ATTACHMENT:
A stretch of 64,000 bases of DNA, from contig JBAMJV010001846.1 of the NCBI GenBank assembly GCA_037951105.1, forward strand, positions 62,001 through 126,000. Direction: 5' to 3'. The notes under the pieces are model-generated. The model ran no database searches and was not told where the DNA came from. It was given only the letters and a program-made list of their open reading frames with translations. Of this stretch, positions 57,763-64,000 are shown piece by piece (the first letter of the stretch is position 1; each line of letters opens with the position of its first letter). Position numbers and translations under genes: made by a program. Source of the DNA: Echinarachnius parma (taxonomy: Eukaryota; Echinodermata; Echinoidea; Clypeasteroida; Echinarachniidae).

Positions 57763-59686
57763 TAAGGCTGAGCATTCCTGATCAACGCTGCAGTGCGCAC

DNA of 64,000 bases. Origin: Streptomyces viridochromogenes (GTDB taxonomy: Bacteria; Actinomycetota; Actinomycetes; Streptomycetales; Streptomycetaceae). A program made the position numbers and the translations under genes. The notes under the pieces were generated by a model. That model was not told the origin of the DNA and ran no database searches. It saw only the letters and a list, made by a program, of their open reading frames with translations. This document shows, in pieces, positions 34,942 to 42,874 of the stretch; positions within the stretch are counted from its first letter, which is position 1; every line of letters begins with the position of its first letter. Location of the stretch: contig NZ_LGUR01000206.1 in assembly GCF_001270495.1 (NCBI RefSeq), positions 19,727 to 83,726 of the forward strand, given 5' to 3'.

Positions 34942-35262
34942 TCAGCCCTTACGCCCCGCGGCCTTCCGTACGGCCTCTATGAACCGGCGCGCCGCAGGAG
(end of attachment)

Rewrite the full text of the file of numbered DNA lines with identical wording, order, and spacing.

A stretch of 64,000 bases of DNA, from contig JBAMJV010001846.1 of the NCBI GenBank assembly GCA_037951105.1, forward strand, positions 62,001 through 126,000. Direction: 5' to 3'. The notes under the pieces are model-generated. The model ran no database searches and was not told where the DNA came from. It was given only the letters and a program-made list of their open reading frames with translations. Of this stretch, positions 57,763-64,000 are shown piece by piece (the first letter of the stretch is position 1; each line of letters opens with the position of its first letter). Position numbers and translations under genes: made by a program. Source of the DNA: Echinarachnius parma (taxonomy: Eukaryota; Echinodermata; Echinoidea; Clypeasteroida; Echinarachniidae).

Positions 57763-59686
57763 TAAGGCTGAGCATTCCTGATCAACGCTGCAGTGCGCAC

DNA of 64,000 bases. Origin: Streptomyces viridochromogenes (GTDB taxonomy: Bacteria; Actinomycetota; Actinomycetes; Streptomycetales; Streptomycetaceae). A program made the position numbers and the translations under genes. The notes under the pieces were generated by a model. That model was not told the origin of the DNA and ran no database searches. It saw only the letters and a list, made by a program, of their open reading frames with translations. This document shows, in pieces, positions 34,942 to 42,874 of the stretch; positions within the stretch are counted from its first letter, which is position 1; every line of letters begins with the position of its first letter. Location of the stretch: contig NZ_LGUR01000206.1 in assembly GCF_001270495.1 (NCBI RefSeq), positions 19,727 to 83,726 of the forward strand, given 5' to 3'.

Positions 34942-35262
34942 TCAGCCCTTACGCCCCGCGGCCTTCCGTACGGCCTCTATGAACCGGCGCGCCGCAGGAG